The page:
Some of the concepts in academic writing that we, teachers, are used to, may be difficult for English language learners to grasp. Using analogies and metaphors is a great way to explain difficult terms related to writing. When I was a student in an intensive English program several years ago, my writing teacher used visual metaphors to help us understand how to better develop our writing skills. So let me share a few of them.
This is a pretty straightforward one. By looking at a skeleton—a human being or an animal—we can see the frame of the body and visually imagine the shape of the real organism. The same applies to outlines. An outline shows the structure of an essay, so that the writer can clearly see how to develop it into a more substantial piece. The outline (if well written) also shows the relationship between ideas and themes in the essay, which helps the writer organize them in a logical and coherent manner.
“Bodybuilder” (Supporting Details)
No matter how strong a skeleton is, it’s not a real body, and it won’t live without skin, muscles, blood, and organs. The same principle applies to writing. The outline—regardless of how well it’s developed and organized—needs some “meat” to become a real “body” that lives and breathes. And this is, of course, why we need supporting details. The types of supporting details certainly depend on the writing genre, the topic, the audience, and the author’s individual approach and stance. But normally, teachers introduce the following types of supporting details: facts, statistics, testimonies of authorities, and anecdotes. And once again, the outline will help the writer organize these supporting details in the way that they make sense and fulfill the purpose of the essay.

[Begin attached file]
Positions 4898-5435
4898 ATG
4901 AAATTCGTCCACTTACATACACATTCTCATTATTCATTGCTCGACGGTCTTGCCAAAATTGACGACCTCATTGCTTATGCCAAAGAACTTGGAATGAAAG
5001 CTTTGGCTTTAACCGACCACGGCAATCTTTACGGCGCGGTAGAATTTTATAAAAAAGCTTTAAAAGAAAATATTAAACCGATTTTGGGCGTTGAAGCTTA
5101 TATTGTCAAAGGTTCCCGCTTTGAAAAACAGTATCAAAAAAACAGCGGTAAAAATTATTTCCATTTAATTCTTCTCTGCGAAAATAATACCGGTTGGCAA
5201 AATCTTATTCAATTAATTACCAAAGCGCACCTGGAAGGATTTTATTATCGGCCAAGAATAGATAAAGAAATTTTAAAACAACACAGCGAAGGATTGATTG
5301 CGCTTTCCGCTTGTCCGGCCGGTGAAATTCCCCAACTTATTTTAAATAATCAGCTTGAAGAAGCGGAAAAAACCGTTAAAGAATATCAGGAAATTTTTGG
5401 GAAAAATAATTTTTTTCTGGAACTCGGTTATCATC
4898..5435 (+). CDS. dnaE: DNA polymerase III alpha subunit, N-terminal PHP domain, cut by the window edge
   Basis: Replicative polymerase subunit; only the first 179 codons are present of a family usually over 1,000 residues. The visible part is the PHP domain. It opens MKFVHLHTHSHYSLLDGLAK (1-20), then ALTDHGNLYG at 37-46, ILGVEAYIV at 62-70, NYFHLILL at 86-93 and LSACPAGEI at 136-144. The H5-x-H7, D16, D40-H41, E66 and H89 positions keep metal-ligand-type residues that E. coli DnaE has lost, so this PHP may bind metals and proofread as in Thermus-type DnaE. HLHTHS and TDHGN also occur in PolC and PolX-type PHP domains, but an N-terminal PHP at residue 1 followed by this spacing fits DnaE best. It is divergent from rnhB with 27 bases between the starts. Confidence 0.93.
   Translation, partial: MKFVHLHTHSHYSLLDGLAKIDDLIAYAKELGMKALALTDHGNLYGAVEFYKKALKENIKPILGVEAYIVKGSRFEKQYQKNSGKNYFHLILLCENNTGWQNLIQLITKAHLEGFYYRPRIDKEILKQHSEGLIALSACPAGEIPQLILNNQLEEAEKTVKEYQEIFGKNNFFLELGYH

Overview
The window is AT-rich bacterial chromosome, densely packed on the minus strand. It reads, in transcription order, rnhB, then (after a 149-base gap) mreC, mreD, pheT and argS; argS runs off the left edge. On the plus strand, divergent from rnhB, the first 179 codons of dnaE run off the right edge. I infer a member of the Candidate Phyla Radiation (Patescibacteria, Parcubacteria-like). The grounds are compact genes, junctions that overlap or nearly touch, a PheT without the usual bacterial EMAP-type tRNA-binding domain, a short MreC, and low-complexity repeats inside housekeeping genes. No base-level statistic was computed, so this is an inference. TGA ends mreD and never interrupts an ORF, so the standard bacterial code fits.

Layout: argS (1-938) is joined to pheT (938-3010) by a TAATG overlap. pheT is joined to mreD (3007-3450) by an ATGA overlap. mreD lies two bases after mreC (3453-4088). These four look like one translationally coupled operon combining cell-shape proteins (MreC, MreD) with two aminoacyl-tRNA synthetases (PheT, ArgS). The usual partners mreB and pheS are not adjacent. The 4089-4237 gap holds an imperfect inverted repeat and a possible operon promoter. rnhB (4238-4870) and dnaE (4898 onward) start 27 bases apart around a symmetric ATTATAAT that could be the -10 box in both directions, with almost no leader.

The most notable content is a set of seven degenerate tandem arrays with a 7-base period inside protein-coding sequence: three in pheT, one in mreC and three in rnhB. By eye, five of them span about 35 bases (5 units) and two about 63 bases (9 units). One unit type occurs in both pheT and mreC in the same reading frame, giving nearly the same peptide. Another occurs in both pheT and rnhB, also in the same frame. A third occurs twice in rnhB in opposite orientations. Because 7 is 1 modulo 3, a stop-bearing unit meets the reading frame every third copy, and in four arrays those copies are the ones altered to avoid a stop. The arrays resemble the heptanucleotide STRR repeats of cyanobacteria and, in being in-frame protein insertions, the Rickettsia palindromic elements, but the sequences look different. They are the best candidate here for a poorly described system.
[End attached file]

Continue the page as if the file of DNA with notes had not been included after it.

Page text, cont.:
“Cupcake With Mayonnaise Topping” (Paragraph Unity)
If you are like me, you probably don’t enjoy eating your desserts with mayonnaise, ketchup, or mustard. In fact, I’ve never even tried! To me, mayonnaise does not match well with a sweet pie or cake—they ought to have some sweet topping instead of BBQ sauce or mustard. In other words, these condiments that we enjoy so much with savory food do not belong to desserts! This metaphor helps students understand the concept of paragraph unity. When students work on their essays, they need to keep in mind that supporting details in a paragraph form a unified and coherent component of their paper (“cupcake”). So if any sentence does not support, clarify, or explain the main theme of the paragraph, it should probably be taken out because it is “mayonnaise on your cupcake.”
Although these examples are probably a bit silly, they surely helped me understand and apply the terms of academic writing addressed above, so I hope that they also clarify these concepts for your students.
I’d be curious to know what examples, metaphors, or analogies you use to explain difficult ideas to your students.